On a lonely stretch of desert road in southeastern Morocco, between Tazzarine and Rissani on the N12 highway, lies the small (pop. 3,170) town of Alnif. And while this oasis nestled on the southeast edge of the Anti Atlas Mountains is starkly picturesque, one would likely keep driving through were it not for one thing: For fossil hunters, this is paradise. Alnif and the surrounding basin is the best place in Morocco, and one of the most renowned in the world, for collecting the prehistoric creatures known as trilobites.
Once, for 300 million years, the sea-dwelling creature akin to a crab was the most successful species on the planet. Trilobites can be found on every continent, and fossils range in size from a few centimeters to up to 90 cm long. In this arid and sparsely populated corner of Morocco, enthusiasts will be able to wander the landscape looking for signs that, unbelievably, this was once a vast sea, and the proof is literally at your feet. One of the earliest trilobites (Hupetina antiqua) was discovered here, and excursions to find the spiny invertebrates are one of the most popular activities in the region. However, given the difficulty of the terrain, it is best to hire a knowledgeable guide to escort you on your hunt. If you are new to the world of ancient aquatics, the Ihmadi Trilobites Centre is a good place to educate yourself before trekking across the hamada and also to purchase genuine fossils if you are short on time or inclination to find your own. Fossils—including child-friendly souvenirs like dinosaur teeth—are readily available at roadside stands and other venders, but beware: Fakes of stone, ceramic or plastic, or cobbled-together fragments, are rampant.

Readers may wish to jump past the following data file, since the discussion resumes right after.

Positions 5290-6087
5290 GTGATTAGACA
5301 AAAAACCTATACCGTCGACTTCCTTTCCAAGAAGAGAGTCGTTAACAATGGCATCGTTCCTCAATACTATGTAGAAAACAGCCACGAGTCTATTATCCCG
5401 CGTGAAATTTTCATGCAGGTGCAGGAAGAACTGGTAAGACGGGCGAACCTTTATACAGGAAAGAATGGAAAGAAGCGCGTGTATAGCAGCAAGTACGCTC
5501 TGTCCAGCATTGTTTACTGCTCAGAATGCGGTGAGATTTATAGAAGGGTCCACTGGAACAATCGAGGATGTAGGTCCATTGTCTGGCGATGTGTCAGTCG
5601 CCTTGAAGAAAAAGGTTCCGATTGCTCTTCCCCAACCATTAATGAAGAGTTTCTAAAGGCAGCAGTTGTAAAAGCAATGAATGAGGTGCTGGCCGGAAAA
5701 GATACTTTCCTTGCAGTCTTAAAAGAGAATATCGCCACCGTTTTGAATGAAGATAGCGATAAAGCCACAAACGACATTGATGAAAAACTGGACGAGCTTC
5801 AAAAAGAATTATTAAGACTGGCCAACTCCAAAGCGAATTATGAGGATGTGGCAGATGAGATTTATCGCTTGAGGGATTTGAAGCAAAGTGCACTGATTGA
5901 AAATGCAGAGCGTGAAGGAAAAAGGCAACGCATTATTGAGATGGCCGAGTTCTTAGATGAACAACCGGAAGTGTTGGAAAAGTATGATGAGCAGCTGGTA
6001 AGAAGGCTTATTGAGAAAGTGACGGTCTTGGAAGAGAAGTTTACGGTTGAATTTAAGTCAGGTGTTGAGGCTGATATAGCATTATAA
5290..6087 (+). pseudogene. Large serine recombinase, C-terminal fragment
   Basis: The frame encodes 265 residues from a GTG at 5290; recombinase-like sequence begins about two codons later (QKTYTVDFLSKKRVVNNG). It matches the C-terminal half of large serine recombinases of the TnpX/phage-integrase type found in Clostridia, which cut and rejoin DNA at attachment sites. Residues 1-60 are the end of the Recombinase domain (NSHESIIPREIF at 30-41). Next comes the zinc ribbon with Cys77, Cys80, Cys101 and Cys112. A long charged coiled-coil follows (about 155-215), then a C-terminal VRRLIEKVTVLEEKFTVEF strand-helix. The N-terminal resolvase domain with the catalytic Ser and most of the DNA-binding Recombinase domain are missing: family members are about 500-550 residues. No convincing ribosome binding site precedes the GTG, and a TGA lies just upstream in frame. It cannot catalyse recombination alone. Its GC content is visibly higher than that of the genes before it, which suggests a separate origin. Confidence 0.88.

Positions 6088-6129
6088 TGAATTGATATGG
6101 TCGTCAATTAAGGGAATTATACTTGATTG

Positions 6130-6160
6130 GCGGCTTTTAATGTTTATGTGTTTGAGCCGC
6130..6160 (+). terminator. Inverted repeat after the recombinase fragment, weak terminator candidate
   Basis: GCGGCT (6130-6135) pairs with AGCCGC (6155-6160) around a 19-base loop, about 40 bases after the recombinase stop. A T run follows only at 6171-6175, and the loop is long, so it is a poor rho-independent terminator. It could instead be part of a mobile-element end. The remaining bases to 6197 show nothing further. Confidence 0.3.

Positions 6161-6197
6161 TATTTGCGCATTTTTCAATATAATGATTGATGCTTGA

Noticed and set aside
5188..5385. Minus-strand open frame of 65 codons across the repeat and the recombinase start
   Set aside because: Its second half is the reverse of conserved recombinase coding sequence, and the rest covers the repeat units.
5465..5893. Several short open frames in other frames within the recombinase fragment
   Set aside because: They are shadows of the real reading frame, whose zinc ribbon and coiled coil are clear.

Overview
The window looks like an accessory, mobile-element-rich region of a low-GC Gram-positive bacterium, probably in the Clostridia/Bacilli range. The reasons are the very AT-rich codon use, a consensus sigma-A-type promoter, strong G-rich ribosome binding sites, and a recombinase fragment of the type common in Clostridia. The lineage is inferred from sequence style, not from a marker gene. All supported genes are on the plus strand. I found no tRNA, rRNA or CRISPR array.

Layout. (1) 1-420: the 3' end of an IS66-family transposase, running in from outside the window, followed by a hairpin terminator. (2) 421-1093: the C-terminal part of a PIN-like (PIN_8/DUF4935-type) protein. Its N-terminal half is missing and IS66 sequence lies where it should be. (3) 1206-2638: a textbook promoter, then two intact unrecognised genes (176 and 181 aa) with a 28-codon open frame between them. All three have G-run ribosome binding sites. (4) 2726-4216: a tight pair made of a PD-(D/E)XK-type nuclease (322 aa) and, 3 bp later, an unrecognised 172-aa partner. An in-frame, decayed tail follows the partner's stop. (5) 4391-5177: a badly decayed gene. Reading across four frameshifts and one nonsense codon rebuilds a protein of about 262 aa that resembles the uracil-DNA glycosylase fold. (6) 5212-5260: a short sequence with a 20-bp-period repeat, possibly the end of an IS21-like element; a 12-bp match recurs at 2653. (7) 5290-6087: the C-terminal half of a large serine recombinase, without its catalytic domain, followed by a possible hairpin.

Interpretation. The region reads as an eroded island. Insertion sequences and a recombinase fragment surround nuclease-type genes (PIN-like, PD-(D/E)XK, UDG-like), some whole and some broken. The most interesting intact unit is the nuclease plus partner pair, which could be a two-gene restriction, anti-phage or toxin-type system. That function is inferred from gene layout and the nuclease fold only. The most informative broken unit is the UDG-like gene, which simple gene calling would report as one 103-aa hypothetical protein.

The traces of antiquity in the Alnif basin are not limited to animals. Other sites in the nearby Draa Valley include rock engravings and rock paintings from all main periods of the human prehistory of the Sahara. There is some evidence that human activity in the region dates back nearly 300,000 years. Foum Chenna (Tinzouline), Aït Ouaazik (Asguine Tarna, Tazzarine) Tiouririne e Tisguinine (Zagora) are all worth a stop.
If having the short history of the world at your fingertips hasn’t made you yet contemplate the mysteries of the universe, then a night under the Sahara stars might just put it all in perspective. Either by camel or 4×4, excursions into the dunes of the world’s largest desert are a magical experience. Imagine a traditional Berber tent with rich amenities and entertainment, or a simple sleeping bag with the sound of the wind whistling over the sands. Treks range from overnight to weeks long, with luxuries limited only by the depth of your imagination and wallet.
Written by Erin Tolman.
Photo by Wyoming_Jackrabbit.